Alex Smith Could Win Comeback Player of the Year Without Playing Another Down

October 14, 2020

Since the first videos of Washington Redskins quarterback Alex Smith dressed and active in practice popped up online, people have been talking about him as a potential candidate for the Comeback Player of the Year (CPOY).

They should, of course. We are talking about a guy who had a spiral and compound fracture to his tibia and fibula. It took 17 surgeries to put his leg back together (and deal with an infection). At one time, there was talk about possibly needing to amputate.

Just the fact that he is walking is reason enough for him to be considered for the award. But others were getting more attention than him for the first few weeks. Fans were happy to see Cam Newton begin a successful comeback in New England. Ben Roethlisberger is returning from a season-ending injury.

Rob Gronkowski came out of retirement. Aldon Smith is back after being out of the league for five years. The list goes on and on, but the gist of it is this—Alex Smith was virtually lost in the shuffle for four weeks while he sat on the bench.

But then he played. When Kyle Allen went down with an injury against the Los Angeles Rams last week, Ron Rivera put Alex Smith in. Fast forward to the next day, and Smith is the new favorite to win the Comeback Player of the Year. has his current odds listed as -304. FanDuel has him at -330, and has him listed at -400. According to these odds, he has between a 75.25 and an 80 percent chance of winning. Does that mean it is safe to go all in him?

Not yet.

Making A Case For And Against Alex Smith For CPOY

It is not hard to make a case for Alx Smith. His injury was grotesque, the surgeries, how long it took to rehab— the fact he can walk makes him a good candidate. While everyone rooted for him during his recovery, he did not play for the first four weeks of the season.

But as soon as he did, the masses were ready to get behind him—and he didn’t even play well. Smith completed nine of 17 passes for a dismal 37 yards, was sacked six times, and his one rush went for a single yard.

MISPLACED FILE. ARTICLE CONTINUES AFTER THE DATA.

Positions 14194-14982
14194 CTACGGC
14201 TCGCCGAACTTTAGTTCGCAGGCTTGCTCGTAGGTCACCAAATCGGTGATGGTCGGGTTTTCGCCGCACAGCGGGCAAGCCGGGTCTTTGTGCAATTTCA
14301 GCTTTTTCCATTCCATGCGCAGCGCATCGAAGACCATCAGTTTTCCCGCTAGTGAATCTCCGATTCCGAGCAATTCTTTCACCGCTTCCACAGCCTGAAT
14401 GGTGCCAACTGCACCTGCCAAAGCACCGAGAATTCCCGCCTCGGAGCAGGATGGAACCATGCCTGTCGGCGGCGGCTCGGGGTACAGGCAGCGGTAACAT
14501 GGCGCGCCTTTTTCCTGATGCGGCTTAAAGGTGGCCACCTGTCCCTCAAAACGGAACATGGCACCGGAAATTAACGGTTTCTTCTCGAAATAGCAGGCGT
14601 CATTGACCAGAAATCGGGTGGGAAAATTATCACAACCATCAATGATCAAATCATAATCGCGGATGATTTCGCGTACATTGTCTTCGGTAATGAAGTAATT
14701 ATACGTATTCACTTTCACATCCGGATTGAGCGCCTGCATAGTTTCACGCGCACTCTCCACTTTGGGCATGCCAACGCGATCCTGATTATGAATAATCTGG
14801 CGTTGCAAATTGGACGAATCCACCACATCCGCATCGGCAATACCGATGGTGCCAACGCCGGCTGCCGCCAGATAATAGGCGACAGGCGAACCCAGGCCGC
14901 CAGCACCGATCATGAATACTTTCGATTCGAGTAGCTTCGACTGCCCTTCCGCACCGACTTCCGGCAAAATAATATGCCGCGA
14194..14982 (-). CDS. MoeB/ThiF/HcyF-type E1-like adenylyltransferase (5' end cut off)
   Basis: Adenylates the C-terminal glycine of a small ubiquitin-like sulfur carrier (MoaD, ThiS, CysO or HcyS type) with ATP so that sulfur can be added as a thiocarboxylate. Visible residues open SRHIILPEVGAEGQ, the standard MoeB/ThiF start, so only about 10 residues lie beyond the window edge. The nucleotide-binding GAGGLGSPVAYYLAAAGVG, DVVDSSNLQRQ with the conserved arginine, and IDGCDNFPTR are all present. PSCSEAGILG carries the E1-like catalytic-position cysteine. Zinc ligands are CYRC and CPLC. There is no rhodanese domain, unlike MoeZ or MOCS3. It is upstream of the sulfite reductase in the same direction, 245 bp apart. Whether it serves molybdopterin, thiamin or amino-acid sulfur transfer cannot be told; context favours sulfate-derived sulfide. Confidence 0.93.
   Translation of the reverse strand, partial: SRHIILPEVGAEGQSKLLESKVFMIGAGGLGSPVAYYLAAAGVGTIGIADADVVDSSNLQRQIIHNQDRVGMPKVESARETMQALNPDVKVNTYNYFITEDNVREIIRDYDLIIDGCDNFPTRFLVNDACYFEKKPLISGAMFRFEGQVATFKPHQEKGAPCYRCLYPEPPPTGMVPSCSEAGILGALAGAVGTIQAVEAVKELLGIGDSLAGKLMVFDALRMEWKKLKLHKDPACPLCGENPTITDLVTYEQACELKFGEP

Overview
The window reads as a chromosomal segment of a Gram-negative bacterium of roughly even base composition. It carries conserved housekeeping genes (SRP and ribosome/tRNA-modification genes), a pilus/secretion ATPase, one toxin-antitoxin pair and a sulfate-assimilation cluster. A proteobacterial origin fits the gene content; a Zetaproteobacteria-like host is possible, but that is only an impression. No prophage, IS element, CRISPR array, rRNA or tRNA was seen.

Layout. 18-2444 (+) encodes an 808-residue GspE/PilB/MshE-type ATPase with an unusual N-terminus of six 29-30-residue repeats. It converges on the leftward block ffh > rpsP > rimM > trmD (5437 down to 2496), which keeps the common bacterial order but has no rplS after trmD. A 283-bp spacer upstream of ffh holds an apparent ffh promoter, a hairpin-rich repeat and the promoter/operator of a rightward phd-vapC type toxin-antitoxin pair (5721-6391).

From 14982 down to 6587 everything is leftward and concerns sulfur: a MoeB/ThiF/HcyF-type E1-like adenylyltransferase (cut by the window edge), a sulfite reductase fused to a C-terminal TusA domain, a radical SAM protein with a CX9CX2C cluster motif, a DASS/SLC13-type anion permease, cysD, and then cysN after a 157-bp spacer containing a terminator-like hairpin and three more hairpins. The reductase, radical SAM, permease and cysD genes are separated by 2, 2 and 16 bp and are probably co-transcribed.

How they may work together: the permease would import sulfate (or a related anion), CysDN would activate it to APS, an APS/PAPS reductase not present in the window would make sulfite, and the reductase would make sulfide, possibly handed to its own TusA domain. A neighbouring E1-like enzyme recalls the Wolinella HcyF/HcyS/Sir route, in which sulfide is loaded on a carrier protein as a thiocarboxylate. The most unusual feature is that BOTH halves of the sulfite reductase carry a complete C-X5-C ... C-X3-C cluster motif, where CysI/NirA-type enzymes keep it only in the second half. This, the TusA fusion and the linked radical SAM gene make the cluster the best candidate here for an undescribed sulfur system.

His rating for the game was 58.7. With Kyle Allen cleared to play this week and Ron Rivera naming him the starter if he’s healthy, there is no telling if Smith will step on the field again. Then again, Allen wasn’t exactly impressive before leaving the game with an injury last week.

So, maybe there is a chance.

Some would say that winning CPOY is contingent upon playing and playing well. Take last year’s winner, Ryan Tannehill, for example. He only started in ten games, but his play was a large part of why the Titans were able to turn the season around and make a nice playoff run.

Just about every winner on the list dating back to 1972 returned from an injury, suspension, prison, or bounced back from a bad year with a good one. That is what made them worthy of being named Comeback Player of the Year.

What little we have seen of Alex Smith this year was terrible, and we may not see him again. Even if we do, there is no reason to think he is going to be much better. While some would say that is reason enough for him not to win, it is also why he should.

The ‘Rules’

Since the award is going to a football player, we assume that the player will play a lot and play well. But there is no actual requirement to play. The definition of a candidate says nothing of playing time or even playing at all.

The Football Almanac defines the Comeback Player of the Year as someone:

“…who shows perseverance in overcoming adversity, in the form of not being in the NFL the previous year, overcoming a severe injury, or simply a poor performance. “

It is also worth noting that there is no set definition of who qualifies for the award or any criteria that must be met. There is just a loose guideline that leaves the details up to voters. So, while some may think playing and playing well is a requirement, others may disagree.

The only thing that matters is that he “shows perseverance in overcoming adversity,” and no one has shown perseverance in overcoming adversity quite as Alex Smith has.

Travis Pulver
Travis a native-Texan which is where his love of football originated. But after moving around a lot when he was younger, he was able to develop an appreciation for the game and not just his favorite teams. He now lives in Indiana with his wife, Nicole, and two kids, Jackson and Addison. You can find him on Twitter at @FatManWriting.